|Since 1981, every Friday the 13th has seen motorcyclists, first by the dozens and now by the thousands, converge on the little community of Port Dover on the shore of Lake Erie, which in quieter moments lays claim to the world's largest freshwater fishing fleet.|
|By 8 a.m., organizers were saying the town, population 5,500, had never been so full so early and were predicting a record crowd – with "Born to be Wild" biker cult band Steppenwolf playing an afternoon concert in the park.|
"We're figuring on 50,000 bikes and 150,000 people," said PD13 organizing committee president Keith Swarts.
|Scowling dentists and sassy receptionists in black leather and bandanas take selfies and act dangerous at the “Mardi Gras for motorcycles.” It’s a chance to buy T-shirts with messages like, “When in doubt, knock ’em out,” and “Harley Chicks Rule.” And “Fuck off. I have enough friends.” A few townspeople would rather the bikers went elsewhere but no one wanted to say so.|
Organizers spent $16,000 on porta-potties and paid the local Rotary club $3,000 to park bikes while keeping lanes open for emergency vehicles. Dennis Travale, Simcoe-based mayor of the county, concedes not everyone relishes the day.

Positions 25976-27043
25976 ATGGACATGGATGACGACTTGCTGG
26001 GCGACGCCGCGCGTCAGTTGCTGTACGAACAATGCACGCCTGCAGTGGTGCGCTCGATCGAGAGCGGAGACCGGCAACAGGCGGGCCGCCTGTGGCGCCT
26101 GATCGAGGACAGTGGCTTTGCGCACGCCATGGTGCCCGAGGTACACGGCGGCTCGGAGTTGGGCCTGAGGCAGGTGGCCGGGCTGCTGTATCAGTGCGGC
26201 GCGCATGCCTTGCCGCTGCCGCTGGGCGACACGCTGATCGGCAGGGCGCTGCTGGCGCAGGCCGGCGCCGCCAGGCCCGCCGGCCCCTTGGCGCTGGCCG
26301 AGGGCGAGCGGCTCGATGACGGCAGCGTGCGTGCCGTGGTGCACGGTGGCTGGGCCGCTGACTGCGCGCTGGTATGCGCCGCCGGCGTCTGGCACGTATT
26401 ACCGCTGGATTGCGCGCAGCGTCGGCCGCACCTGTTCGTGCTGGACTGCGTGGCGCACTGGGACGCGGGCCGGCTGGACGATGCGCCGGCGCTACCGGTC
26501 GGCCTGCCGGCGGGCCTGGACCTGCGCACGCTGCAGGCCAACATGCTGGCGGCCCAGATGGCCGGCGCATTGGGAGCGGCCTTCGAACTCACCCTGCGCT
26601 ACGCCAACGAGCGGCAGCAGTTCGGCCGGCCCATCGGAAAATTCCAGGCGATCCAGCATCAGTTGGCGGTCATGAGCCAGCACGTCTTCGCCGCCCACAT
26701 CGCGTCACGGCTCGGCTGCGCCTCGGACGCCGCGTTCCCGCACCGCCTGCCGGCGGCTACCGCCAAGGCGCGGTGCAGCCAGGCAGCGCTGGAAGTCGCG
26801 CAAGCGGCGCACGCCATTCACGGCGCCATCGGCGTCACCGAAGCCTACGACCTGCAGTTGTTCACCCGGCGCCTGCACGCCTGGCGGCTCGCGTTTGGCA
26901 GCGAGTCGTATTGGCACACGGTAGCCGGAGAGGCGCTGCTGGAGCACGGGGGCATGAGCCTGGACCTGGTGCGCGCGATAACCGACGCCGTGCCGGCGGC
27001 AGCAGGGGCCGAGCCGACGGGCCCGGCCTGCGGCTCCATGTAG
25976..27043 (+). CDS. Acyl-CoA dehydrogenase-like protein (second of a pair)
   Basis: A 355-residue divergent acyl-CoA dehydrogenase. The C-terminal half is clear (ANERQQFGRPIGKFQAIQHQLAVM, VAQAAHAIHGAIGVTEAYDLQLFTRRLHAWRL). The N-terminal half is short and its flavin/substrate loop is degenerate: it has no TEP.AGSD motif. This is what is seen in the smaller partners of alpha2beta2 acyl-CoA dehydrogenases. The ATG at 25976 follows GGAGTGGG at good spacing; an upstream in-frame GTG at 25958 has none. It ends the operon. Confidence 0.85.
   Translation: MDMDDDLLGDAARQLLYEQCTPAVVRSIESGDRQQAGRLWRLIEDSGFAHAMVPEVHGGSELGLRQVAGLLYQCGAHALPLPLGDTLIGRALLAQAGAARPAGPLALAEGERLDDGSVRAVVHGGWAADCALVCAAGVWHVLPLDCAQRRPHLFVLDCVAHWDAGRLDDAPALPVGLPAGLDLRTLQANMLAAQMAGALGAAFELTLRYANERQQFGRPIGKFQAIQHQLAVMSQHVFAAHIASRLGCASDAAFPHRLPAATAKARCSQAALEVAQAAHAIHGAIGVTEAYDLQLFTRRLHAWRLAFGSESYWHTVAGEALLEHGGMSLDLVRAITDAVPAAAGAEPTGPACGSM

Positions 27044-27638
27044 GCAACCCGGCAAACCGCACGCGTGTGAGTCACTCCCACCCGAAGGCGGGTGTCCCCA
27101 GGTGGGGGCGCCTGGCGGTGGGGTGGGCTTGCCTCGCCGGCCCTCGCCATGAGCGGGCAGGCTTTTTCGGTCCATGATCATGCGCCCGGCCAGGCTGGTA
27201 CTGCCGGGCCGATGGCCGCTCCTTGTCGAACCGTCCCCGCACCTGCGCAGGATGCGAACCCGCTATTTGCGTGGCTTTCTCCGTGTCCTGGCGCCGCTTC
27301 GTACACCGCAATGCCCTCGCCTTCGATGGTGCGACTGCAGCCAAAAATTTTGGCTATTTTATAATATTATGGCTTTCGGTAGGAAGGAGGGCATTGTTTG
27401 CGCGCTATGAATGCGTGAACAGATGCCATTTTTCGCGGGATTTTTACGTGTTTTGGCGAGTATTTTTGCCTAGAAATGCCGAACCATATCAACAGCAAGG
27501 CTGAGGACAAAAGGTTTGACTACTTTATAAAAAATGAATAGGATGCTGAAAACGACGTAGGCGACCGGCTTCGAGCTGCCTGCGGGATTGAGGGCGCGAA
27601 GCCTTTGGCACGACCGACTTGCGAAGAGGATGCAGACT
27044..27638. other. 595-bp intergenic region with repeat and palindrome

|1. Real bikers won’t have 'Fonzie jackets'. Outlaw bikers invariably wear vests (cuts) to display their club colours.|
2. Only members of outlaw biker clubs wear three-piece patches on their backs, The top rocker displays the name of the club, their club crest and the bottom rocker displays the area they’re from. Members of outlaw bike clubs don’t allow anyone else to copy their colours.
3. Real outlaw bikers only ride Harleys or Buells. Buell is a Harley-Davidson subsidiary. Harley-Davidson is the only bike outlaw bikers recognize.
4. Members of bona-fide outlaw biker clubs have a diamond-shaped crest with “1 %” on the front left side of their vests that signifies they’re part of what they call the one per cent of society who live outside of the law.
|5. Real bikers probably aren’t named “Steve Gault.” Steven (Hannibal) Gault, a former Oshawa Hells Angel, is now deep in a witness protection program after receiving more than $1 million for his undercover work with police that helped land his former colleagues behind bars.|
That work ended in September 2006 with convictions for drugs, weapons and criminal organization against 21 Ontario Hells Angels and associates.